Another cool feature will be the Web cam, which business travelers will be able to use for video conferencing on the go, DiDio said.

Some analysts say all of those features will kill other single-function handheld devices, making the Apple tablet the go-to handheld device for computing, Internet browsing, reading, gaming and entertainment.

"Apple will come out with the tablet and blow everyone away," said Dan Ackerman, senior editor at CNET. "Instead of taking along a Kindle and an iPod, that [tablet] could become the device you carry with you."

The cheaply priced netbook market may also take a hit when the tablet comes out. Apple typically prices their products higher than competitors, because they install top-of-the-line hardware, but DiDio said Apple learned from its mistake of pricing the original iPhone at $599, pricing out many potential customers.

"The Tablet will be awesome, and my guess is that it will be an instant hit for people who loved Kindles and people who want netbooks," said David Wertheimer, executive director of the University of Southern California's Entertainment Technology Center.

Wertheimer said he finds it hard to comprehend how the tablet will replace all other on-the-go tech products. "But then again, what I can't imagine, Steve Jobs often can," he added.

...Or the fizzle may fail. Not everyone thinks the Apple tablet will be the gadget to end all gadgets.

"What we've found in the past with these multi-function devices is that they're better for ad-hoc purposes, like quick and dirty tasks," said Zeus Kerravala, an analyst with Yankee Group. "They're not for any prolonged, high-performance use."

For instance, smartphones have cameras for quick snapshots, but when you go on vacation, you're probably going to want your digital camera to come along with you for high-quality photos.

Kerravala said the same logic applies to the tablet's other functions, including its e-reading capability: "If you want to sit and read a book, the ergonomics of a device that's specifically designed for reading are going to be better."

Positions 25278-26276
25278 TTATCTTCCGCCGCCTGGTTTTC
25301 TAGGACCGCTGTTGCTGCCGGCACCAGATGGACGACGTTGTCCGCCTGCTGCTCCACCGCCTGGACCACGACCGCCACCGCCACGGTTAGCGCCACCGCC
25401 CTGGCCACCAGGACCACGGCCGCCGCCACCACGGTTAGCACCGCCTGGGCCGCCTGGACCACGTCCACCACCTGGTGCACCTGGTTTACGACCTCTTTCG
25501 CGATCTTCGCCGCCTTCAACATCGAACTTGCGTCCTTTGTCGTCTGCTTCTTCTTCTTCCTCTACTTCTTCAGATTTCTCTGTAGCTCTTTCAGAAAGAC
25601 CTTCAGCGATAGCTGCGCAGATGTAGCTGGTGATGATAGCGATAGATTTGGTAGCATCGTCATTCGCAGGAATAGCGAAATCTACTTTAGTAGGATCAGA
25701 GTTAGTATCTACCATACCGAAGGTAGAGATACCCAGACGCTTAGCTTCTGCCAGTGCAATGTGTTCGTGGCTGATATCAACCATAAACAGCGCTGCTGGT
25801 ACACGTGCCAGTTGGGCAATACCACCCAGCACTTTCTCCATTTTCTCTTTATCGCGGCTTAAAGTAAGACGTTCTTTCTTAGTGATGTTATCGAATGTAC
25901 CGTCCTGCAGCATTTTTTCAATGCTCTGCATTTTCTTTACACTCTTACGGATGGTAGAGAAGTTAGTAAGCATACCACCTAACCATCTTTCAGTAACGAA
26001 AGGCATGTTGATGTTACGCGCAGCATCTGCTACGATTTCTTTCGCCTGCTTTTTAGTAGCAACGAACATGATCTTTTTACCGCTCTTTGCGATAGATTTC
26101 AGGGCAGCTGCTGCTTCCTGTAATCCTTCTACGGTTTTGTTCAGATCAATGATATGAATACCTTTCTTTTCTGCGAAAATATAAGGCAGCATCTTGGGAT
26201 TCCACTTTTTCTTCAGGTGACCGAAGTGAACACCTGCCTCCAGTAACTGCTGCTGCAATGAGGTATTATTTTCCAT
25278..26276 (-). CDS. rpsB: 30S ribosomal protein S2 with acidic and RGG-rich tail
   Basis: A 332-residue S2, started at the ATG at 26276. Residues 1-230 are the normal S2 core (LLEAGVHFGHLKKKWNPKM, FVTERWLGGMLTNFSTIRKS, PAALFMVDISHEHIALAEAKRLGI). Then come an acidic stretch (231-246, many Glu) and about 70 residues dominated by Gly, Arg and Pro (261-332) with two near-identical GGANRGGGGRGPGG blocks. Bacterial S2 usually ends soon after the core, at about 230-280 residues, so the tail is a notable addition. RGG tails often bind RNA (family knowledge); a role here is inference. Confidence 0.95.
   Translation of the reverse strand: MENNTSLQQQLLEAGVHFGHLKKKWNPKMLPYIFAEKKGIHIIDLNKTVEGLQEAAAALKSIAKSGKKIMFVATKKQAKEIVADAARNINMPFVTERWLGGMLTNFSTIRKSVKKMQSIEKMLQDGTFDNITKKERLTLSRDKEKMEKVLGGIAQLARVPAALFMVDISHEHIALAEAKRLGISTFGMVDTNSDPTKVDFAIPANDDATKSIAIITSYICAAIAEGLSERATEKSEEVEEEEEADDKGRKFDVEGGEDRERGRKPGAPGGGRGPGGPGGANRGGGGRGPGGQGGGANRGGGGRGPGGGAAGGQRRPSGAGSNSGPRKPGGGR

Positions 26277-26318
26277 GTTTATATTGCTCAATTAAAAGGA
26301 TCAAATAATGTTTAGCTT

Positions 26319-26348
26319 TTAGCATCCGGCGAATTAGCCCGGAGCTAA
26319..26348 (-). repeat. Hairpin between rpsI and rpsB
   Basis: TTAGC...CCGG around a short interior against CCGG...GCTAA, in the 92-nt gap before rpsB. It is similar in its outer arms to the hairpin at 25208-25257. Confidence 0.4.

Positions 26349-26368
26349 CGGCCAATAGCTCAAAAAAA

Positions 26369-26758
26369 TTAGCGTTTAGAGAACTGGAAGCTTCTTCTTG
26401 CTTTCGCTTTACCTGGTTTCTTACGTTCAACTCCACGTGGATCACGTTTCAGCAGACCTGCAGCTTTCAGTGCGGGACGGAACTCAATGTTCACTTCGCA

Similarly, only 3% of people whose cell phones can play music say they use their phone as their primary music player, according to a Yankee Group study. Even if it means carrying around two devices, an MP3 player is bound to have a better user experience than a multi-function cell phone.

That doesn't mean the Apple tablet -- if it exists -- won't be cool. But you may want to hang onto your iPod, Kindle, Nintendo DS, portable DVD player and laptop for a while. To top of page

First Published: November 16, 2009: 7:47 AM ET

I can't wait for this. I'll be first in line to get one!

Electric-car maker Tesla preparing IPO

Reuters

U.S. electric-car maker Tesla Motors plans to go public soon, two sources familiar with the matter said, amid growing interest in green technology and battery-powered vehicles.

An IPO filing from the 6-year-old start-up, best known for its $109,000 all-electric Roadster, is expected any day, said one of the sources. The person did not give a specific time frame, although IPOs typically take several months.

Tesla spokesman Ricardo Reyes declined to comment on what he called "rumor or speculation."

Tesla Model S

Tesla Model S

(Credit: Caroline McCarthy/CNET)

Tesla would mark the first public offering from a U.S. automaker since Henry Ford's Ford Motor debuted its shares in 1956. The IPO represents a landmark in the resurgence of electric-car technology that most carmakers had dismissed as impractical until recently.

The company's chairman Elon Musk said early last year that an IPO was a possibility in either late 2008 or 2009.